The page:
that holds a reference to it. Every application in .NET has a set of roots, which
includes global and static objects, as well as associated thread stacks and dynamically
instantiated objects. Before performing a garbage collection, the GC starts from
the roots and works downward to build a tree of all variable references. The GC
builds a master list of all live objects, and then walks the managed heap looking
for objects that are not in this live object list.
Chapter 2:Debugging Memory Problems
21
This would appear to be an expensive way of determining whether or not an object
is alive, compared with using a simple flag in a memory block header or a reference
counter, but it does ensure complete accuracy. For example, an object reference
counter could be mistakenly over-referenced or under-referenced, and a heap flag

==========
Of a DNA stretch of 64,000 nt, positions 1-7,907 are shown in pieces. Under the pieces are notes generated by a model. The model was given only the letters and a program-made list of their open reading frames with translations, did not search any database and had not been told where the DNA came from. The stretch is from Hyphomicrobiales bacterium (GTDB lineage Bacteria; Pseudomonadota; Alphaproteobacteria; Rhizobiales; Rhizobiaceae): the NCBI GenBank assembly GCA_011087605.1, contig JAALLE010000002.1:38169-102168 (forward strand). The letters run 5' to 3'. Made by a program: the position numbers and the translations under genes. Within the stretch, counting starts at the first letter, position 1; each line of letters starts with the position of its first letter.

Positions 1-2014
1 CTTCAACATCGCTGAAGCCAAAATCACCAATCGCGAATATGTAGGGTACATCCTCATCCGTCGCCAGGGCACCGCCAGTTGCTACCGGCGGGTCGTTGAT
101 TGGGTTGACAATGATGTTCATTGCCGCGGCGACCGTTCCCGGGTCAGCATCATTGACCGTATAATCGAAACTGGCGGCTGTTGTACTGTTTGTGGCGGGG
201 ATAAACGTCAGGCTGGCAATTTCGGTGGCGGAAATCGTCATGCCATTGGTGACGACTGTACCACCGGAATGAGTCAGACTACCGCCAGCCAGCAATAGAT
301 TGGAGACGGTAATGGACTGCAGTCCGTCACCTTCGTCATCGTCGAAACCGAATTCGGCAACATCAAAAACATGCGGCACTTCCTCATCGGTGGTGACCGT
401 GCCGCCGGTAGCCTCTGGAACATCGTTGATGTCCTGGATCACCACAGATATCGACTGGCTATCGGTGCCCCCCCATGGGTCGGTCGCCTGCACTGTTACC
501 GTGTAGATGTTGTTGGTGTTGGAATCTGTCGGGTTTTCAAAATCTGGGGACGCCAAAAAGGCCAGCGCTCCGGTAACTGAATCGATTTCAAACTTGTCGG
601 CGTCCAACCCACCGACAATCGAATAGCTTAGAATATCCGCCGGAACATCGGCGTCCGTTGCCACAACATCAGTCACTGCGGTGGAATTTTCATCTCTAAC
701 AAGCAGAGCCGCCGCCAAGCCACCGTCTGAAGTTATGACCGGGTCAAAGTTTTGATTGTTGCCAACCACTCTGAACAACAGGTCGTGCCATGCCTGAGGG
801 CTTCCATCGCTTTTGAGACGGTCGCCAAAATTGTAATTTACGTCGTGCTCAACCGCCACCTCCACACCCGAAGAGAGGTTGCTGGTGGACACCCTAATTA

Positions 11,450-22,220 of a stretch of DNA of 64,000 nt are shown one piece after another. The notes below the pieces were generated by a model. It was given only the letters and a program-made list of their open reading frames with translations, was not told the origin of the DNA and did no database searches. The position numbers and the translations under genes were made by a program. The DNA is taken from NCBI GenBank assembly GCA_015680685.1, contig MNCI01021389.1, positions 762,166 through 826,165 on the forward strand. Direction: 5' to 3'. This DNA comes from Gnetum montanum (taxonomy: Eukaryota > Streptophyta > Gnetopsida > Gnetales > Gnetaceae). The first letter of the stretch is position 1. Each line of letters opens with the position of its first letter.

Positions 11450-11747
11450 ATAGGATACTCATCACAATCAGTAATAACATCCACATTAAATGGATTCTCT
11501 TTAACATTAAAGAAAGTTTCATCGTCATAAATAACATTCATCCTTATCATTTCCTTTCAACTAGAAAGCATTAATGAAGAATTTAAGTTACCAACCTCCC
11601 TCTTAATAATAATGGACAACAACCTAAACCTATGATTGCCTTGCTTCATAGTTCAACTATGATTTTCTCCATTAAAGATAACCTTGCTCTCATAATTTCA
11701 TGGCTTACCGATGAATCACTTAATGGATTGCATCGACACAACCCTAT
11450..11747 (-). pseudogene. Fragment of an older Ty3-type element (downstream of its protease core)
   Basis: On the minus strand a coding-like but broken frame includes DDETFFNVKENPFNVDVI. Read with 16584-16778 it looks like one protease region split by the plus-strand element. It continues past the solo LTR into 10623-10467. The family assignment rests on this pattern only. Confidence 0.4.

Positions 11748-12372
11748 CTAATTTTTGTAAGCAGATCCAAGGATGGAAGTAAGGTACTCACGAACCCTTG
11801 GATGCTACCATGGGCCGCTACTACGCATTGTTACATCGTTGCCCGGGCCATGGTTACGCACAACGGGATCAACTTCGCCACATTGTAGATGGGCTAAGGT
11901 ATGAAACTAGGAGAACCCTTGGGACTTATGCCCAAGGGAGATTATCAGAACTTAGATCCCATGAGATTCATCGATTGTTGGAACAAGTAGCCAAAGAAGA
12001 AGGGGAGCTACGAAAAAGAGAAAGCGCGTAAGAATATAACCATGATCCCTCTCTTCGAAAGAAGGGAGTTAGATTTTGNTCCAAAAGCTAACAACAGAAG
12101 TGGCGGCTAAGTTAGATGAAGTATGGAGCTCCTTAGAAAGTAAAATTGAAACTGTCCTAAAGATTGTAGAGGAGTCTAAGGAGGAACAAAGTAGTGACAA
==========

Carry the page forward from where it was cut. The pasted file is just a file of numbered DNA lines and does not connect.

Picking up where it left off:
could be mistakenly set as deleted when there are live references to the memory
block. The managed heap avoids these issues by enumerating all live objects and
building a list of all referenced objects before collection. As a bonus, this method
also handles circular memory reference issues.
If there is a live reference to an object, that object is said to be strongly rooted. .NET
also introduces the notion of weakly rooted references. A weak reference provides a
way for programmers to indicate to the GC that they want to be able to access an
object, but they don’t want to prevent the object from being collected. Such an object
is available until it is collected by the GC. For example, you could allocate a large
object, and rather than fully deleting and collecting the object, you could hold onto
it for possible reuse, as long as there is no memory pressure to clean up the managed
heap. Thus, weak references behave somewhat like a cache.
Large Object Heap